2004 Denver Annual Meeting (November 7–10, 2004)

Paper No. 2
Presentation Time: 1:30 PM-5:30 PM



, marie-johnson@usma.edu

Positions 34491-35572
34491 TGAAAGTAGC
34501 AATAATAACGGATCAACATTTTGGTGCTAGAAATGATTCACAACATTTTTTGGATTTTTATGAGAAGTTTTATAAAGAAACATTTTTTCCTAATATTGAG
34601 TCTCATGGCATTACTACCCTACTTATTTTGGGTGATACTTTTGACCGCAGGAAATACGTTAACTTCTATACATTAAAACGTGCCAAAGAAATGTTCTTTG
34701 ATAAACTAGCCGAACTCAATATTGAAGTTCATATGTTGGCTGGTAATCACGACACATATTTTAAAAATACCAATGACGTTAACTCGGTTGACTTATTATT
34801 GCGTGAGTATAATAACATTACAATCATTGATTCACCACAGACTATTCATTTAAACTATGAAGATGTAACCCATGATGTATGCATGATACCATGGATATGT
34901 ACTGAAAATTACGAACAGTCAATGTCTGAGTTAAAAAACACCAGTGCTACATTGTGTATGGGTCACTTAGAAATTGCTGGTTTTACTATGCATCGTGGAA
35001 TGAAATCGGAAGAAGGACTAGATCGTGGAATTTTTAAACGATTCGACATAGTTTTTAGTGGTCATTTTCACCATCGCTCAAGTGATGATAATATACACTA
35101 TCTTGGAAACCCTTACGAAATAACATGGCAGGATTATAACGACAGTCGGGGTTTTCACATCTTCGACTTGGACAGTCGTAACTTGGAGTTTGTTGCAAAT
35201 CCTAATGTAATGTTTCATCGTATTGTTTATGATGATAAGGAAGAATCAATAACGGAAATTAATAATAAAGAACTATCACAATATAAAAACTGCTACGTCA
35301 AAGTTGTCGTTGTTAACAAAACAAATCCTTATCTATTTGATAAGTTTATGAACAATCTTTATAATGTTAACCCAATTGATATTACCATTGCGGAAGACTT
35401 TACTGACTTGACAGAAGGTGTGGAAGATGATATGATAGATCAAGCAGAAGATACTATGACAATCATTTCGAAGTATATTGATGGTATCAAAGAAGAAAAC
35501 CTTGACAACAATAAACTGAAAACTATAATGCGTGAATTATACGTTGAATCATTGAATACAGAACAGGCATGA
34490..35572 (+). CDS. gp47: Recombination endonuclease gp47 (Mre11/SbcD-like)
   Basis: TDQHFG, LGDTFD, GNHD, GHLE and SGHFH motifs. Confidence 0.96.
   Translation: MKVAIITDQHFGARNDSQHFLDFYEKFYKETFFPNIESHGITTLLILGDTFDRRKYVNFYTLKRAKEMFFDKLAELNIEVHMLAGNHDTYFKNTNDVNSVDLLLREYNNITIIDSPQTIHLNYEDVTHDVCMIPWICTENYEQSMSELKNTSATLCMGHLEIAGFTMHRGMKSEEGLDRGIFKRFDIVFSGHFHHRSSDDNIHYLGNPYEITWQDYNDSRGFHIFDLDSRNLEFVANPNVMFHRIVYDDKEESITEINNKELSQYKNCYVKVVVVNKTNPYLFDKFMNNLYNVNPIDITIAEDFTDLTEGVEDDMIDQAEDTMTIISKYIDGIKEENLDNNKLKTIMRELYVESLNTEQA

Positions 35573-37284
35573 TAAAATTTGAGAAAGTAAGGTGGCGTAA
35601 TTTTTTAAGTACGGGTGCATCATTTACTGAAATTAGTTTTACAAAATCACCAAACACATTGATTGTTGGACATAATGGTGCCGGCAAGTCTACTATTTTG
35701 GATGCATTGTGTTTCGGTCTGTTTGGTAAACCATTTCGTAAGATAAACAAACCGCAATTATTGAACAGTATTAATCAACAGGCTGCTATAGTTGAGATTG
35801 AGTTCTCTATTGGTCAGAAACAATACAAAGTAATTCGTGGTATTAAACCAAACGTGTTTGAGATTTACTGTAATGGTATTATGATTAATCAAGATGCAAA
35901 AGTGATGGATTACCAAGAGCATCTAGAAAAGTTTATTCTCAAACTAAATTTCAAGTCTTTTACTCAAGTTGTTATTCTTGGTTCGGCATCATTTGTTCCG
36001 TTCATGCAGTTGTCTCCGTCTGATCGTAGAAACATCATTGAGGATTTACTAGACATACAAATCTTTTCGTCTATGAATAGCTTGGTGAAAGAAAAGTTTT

Using a plasma arc torch to vitrify soils contaminated with solid and hazardous wastes produces an extremely durable product greatly reduced in volume and surface area. Although vitrification is understood in principle, thermal and geochemical changes occurring in contaminated soils during vitrification are poorly characterized. These changes were studied by first constructing a theoretical model and then performing laboratory scale vitrification experiments. The theoretical model is founded on standard heat transfer equations which were used to create a two-dimensional finite difference heat transfer computer model. The model predictions were used to design the subsequent experiments. The model successfully predicted a 100 °C temperature plateau and the width of the vitrified zone formed using kilowatt size torches. The model indicated that most melting occurs in the first 30 minutes after the torch is turned on suggesting that powering the torch for long periods of time is inefficient. The model also showed that melting below the groundwater table is energy inefficient. Laboratory experiments were conducted by filling a 4-foot tall, 4-foot diameter cylinder with compacted soil doped with CsHCO3 and Ho2O3 and inserting a plasma torch in a centrally located borehole for three to four hours. Thermocouples installed at various distances from the torch revealed an extremely steep thermal gradient. This thermal gradient is reflected in razor sharp variations in soil color as the soil dehydrates, sinters and finally melts. Soil and glass samples were analyzed using x-ray fluorescence and inductively coupled plasma mass spectrometry. The glasses produced were more homogenous than the starting soil indicating vigorous convection within the molten zone. Water, organic compounds and silica were strongly volatilized during vitrification and lead had the highest volatility of all trace elements studied. Significantly, little cesium was volatilized during melting suggesting that the nearly instantaneous melting process minimizes this potential environmental hazard.